Scale-back of international aid to HIV programs in resource-limited settings will reverse enormous progress made over the past 20 years in curbing HIV transmission and improving HIV-related outcomes. We have it in our power – and even within our economic reach – to stop the global AIDS epidemic in its tracks. Now is the time to redouble our efforts, not to cut back and witness the reversal of hard-earned successes.


Related links

Lifting the barriers to female entrepreneurship

Lifting the barriers to female entrepreneurship

Whether setting up a new business, negotiating a pay rise or taking on more responsibility in the workplace, women can be supported in reaching leadership positions. As of 2018, Sciences Po's Women in Business Chair aims to improve understanding of the obstacles women face and spearhead action to remove them. Interview with Anne Boring, researcher in charge of the Chair. Anne’s work focuses on the analysis of gender inequalities in the professional world.

More
Meet Sciences Po's 2018 undergraduates

Meet Sciences Po's 2018 undergraduates

It’s the start of the academic year at Sciences Po, which means welcoming another cohort from across the globe to each of the seven undergraduate campuses. What do our students think of their new university? Why did they choose Sciences Po and what do they hope to achieve before the end of their studies? Hear their responses.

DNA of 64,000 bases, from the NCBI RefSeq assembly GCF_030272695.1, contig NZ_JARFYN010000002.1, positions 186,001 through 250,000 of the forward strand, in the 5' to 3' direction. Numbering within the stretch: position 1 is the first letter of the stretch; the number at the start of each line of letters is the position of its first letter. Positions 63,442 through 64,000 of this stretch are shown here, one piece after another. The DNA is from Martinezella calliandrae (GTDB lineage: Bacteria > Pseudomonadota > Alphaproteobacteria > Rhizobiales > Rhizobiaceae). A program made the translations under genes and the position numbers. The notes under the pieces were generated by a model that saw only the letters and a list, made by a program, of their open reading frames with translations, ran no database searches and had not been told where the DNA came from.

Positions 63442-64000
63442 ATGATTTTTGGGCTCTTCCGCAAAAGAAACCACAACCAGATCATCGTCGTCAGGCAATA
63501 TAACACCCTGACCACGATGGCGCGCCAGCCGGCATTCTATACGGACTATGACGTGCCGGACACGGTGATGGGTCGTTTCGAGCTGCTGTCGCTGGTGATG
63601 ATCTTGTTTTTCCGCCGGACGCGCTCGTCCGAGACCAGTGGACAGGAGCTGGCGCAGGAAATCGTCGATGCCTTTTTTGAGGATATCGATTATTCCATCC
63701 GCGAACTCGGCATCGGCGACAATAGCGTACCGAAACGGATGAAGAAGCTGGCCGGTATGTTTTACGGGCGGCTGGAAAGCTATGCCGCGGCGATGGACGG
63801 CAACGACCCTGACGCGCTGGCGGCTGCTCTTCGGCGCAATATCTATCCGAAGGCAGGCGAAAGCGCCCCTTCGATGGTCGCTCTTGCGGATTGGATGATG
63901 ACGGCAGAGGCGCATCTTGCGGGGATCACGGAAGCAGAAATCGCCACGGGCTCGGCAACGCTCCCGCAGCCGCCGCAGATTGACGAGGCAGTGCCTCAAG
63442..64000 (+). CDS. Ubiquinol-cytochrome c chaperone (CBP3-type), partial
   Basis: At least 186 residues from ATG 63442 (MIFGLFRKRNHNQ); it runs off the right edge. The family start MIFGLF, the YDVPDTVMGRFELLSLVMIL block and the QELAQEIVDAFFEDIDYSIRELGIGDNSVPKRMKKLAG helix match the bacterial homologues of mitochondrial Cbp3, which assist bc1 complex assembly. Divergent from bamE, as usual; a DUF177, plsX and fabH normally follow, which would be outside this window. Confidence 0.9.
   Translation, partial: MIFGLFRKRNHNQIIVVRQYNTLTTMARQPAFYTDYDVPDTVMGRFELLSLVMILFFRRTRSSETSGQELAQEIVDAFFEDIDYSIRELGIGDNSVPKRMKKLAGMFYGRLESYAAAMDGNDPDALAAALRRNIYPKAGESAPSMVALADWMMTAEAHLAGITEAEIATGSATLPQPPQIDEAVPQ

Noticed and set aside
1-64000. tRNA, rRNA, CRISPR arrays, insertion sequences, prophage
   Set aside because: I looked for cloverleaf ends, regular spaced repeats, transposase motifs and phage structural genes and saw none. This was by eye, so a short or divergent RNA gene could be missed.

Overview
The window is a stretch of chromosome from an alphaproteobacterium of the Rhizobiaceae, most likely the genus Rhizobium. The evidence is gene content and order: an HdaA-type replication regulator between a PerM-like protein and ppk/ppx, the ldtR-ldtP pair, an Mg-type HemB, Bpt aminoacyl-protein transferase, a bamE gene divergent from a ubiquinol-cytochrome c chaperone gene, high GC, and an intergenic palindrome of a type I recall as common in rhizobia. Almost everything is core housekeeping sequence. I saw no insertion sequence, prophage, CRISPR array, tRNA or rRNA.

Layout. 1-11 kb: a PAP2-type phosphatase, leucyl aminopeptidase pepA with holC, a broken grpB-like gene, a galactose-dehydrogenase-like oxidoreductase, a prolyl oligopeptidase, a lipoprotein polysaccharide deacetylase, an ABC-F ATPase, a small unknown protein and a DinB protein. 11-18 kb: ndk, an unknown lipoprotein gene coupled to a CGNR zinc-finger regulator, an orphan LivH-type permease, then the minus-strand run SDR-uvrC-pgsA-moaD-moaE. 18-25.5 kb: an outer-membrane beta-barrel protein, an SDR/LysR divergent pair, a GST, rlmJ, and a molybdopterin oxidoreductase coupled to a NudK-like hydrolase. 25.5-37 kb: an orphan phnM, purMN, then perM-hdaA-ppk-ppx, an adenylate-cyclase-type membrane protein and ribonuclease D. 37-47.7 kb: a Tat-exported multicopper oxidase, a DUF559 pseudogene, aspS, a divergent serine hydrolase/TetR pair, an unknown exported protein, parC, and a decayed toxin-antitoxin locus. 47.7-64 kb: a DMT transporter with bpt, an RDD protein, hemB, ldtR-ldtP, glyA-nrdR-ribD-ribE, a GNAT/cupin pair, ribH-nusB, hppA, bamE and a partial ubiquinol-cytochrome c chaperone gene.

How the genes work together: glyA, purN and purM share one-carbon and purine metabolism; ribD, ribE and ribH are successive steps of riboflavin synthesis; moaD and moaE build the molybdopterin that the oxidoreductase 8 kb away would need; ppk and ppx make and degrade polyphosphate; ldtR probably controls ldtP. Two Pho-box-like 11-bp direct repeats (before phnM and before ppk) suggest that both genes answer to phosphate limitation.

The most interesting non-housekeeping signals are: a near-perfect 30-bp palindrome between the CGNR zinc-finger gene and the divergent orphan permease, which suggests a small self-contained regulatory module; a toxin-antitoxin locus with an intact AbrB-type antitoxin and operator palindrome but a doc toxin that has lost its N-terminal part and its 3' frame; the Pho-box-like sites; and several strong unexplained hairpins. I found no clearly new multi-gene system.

More
The Spy Who Studied at Sciences Po

The Spy Who Studied at Sciences Po

After graduating at the top of her class in July 1940, Jeannie de Clarens, née Rousseau, set out on an extraordinary career in the world of interpretation and espionage. At 23 years old, she was to hand Allied Forces one of the Second World War’s most precious pieces of intelligence. In memory of de Clarens, a true heroine of the French Resistance, Sciences Po now pays homage by giving her name to a lecture hall.

More
Lecture halls renamed after two legends

Lecture halls renamed after two legends

Students will now have class in the Simone Veil or Jeannie de Clarens lecture halls, the first at Sciences Po to be named after women. In honor of two extraordinary graduates, this decision to rename lecture halls after two female alumni with extraordinary stories is a symbolic gesture amongst other actions taken in favor of gender equality.

More
Sharyl Attkisson at the School of Journalism

Sharyl Attkisson at the School of Journalism

For the start of this academic year, the School of Journalism’s guest of honour was award-winning investigative journalist Sharyl Attkisson. Formerly an anchor for CNN and CBS News and now host of Full Measure, a US investigative news series, Attkisson has won multiple Emmy Awards and published two best-selling works of non-fiction, The Smear and Stonewalled. In her keynote speech to students, she discussed the state of journalism in a context of “fake news” and addressed the challenges facing anyone wishing to enter the “dynamic, troubled but important and exciting profession of journalism”.

More

"Cities in the Planetary Garden"

Known for his work fighting the Sicilian mafia as Mayor of Palermo in the 1980s and 90s, Leoluca Orlando now uses his position to advance the rights of migrants within Italy and elsewhere. He is currently negotiating to persuade the EU to allow freedom of movement for migrants. Follow his keynote speech,‘Cities in the Planetary Garden’, at the rentrée of the Sciences Po Urban School.

More